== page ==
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Concert Reviews:
Dead Weather Storms Into The Fillmore

Of the Oakland Press

Posted: Monday, July 27, 2009

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DETROIT -- In the early days of its career, the Dead Weather has developed an affinity with Detroit sports -- appropriately, given the band's myriad Motor City rock 'n' roll ties.

The quartet, formed in Nashville by Detroit expatriate Jack White of the White Stripes and Raconteurs, made its local debut in June with a surprise show before a couple of hundred fans at the Magic Stick the night of Game 7 of the Stanley Cup Finals. On Friday (July 24), the Dead Weather charged back into town to play across the street from Comerica Park while the Tigers were completing a day/night double-header sweep of the Chicago White Sox.

Over at the Fillmore Detroit, White and his cohorts pitched a winner, too, albeit one that featured all the same songs from its previous show in a slightly altered order.

With White on drums rather than guitar -- though the biggest ovation of the night from the 2,500 or so at the Fillmore came when he picked the latter instrument up for some wiry soloing during "Will There Be Enough Water?" -- the Dead Weather is a different proposition from either of his other two bands. Its brand of blues-rock is darker and more Gothic-flavored, in many ways closer similar to singer Alison Mosshart's band, The Kills. On Friday, the group -- which also includes Ferndale resident Dean Fertita (Queens of the Stone Age, the Waxwings) and "Little" Jack Lawrence (the Raconteurs, the Greenhornes, Blanche) -- delivered that mix with even greater ferocity than it did in June, filling the bigger stage and its hour-long show with raw intensity and blistering musicianship.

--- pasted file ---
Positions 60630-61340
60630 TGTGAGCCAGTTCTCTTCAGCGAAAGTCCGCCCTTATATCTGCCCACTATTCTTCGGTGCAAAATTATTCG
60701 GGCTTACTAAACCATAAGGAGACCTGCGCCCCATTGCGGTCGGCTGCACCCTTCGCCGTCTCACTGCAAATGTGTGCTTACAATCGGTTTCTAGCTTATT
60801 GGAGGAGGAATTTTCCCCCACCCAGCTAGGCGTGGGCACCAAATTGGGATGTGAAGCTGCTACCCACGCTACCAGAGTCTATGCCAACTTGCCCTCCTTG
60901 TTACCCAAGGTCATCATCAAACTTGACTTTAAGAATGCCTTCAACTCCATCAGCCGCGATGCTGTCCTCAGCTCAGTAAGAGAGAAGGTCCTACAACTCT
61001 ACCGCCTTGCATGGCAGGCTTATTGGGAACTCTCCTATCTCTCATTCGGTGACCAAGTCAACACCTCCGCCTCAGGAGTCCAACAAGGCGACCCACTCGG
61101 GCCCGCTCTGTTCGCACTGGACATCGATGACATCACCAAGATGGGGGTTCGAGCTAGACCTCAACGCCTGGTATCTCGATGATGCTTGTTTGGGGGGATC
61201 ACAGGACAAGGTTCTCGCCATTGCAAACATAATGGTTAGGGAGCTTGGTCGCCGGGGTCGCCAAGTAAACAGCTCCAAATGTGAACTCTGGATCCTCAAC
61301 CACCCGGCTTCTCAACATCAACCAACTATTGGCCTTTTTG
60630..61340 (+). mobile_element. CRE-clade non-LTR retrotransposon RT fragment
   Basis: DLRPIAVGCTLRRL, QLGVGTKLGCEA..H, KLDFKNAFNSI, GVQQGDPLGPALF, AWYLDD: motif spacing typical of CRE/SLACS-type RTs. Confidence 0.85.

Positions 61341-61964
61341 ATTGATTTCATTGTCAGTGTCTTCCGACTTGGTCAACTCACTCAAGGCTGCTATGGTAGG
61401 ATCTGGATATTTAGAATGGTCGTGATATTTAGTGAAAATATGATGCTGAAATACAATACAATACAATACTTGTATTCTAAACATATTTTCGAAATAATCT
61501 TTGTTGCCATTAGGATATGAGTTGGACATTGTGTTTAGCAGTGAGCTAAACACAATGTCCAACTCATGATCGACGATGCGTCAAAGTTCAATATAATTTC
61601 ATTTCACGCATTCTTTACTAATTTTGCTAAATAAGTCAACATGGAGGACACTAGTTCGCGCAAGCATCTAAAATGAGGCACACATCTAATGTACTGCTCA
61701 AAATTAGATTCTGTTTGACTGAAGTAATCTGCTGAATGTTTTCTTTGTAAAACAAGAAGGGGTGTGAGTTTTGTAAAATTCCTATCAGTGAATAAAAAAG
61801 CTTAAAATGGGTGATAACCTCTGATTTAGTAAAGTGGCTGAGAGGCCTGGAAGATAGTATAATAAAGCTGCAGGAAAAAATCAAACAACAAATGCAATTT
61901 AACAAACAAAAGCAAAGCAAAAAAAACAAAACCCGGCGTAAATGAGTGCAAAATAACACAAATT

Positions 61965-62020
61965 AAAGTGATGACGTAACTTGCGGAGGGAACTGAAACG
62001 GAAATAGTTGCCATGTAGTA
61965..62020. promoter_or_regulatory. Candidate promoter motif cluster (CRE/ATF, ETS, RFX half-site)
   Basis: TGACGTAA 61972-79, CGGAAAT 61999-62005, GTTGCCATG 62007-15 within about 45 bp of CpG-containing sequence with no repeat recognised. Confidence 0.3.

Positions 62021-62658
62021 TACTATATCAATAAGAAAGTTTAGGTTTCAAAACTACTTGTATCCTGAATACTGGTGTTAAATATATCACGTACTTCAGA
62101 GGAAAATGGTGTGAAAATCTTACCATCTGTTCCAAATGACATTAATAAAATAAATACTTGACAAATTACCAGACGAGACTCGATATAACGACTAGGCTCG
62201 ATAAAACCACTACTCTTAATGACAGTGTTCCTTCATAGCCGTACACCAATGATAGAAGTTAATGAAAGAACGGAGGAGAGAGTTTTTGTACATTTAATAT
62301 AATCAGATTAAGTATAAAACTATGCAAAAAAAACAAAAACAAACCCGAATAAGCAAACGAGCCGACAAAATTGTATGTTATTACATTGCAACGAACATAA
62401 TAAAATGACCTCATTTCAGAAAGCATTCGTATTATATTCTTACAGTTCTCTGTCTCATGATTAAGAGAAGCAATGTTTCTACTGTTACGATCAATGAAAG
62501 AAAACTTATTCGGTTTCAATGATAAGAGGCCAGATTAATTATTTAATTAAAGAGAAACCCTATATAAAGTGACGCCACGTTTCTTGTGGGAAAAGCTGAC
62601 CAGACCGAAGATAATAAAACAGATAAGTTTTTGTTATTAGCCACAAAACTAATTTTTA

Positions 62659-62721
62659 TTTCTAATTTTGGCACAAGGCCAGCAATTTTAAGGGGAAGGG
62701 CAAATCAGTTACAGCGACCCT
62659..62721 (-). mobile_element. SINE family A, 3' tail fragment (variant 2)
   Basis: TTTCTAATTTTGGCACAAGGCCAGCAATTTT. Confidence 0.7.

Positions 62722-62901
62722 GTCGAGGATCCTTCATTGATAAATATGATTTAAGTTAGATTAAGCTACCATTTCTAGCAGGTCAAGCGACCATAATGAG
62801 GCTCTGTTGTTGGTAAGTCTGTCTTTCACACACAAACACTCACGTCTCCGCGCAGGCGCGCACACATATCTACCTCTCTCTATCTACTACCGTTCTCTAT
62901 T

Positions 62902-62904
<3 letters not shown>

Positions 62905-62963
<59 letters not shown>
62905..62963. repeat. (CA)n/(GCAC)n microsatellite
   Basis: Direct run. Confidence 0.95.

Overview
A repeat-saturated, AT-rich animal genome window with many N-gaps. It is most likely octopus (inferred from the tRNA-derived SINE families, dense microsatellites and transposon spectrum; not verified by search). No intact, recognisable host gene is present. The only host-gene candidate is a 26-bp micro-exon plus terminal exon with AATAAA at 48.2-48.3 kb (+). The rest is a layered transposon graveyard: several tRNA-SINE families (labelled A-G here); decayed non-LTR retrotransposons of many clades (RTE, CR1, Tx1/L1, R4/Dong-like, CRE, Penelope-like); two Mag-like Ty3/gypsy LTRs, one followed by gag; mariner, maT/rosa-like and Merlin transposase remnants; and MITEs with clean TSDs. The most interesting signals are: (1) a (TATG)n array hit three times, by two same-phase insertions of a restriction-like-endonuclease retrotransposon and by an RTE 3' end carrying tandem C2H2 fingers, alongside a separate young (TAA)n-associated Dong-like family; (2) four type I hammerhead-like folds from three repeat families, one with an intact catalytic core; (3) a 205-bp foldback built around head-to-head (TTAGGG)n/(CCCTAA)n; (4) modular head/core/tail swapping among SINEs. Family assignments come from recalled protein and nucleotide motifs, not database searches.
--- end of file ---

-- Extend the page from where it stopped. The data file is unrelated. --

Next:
Though White was the Dead Weather's unquestioned draw, he happily let Mosshart give him a run for his money, and she deployed a casual but swaggering sexuality and deceptively cavalier attitude, perching on the stage monitors and hanging over the Fillmore's front row while wringing out angsty, emotive renditions of "Hang You From the Heavens," "No Hassle Night" and "Treat Me Like Your Mother," all from the group's recently released debut album, "Horehound." Fertita, a Raconteurs sideman during the group's first tour, delivered most of the guitar heroics -- particularly during "60 Feet Tall," "Bone House," "Rocking Horse" and a cover of the West Coast Pop Art Experimental Band's "A Child of a Few Hours Is Burning To Death" -- and contributed keyboard colorings to the likes of "So Far From Your Weapon," "Will There Be Enough Water?" and a cover of Them's "You Just Can't Win," which White sang from the front of the stage.

The Dead Weather also ripped through Friday's encore, which sandwiched its own "Treat Me Like Your Mother" between two more covers -- Pentagram's "Forever My Queen" and Bob Dylan's "New Pony." It brought the night to a short but trippily sweet end and certainly whetted appetites for another return, even on a night when there isn't a major sporting event in town.

Send your thoughts and comments to Gary Graff


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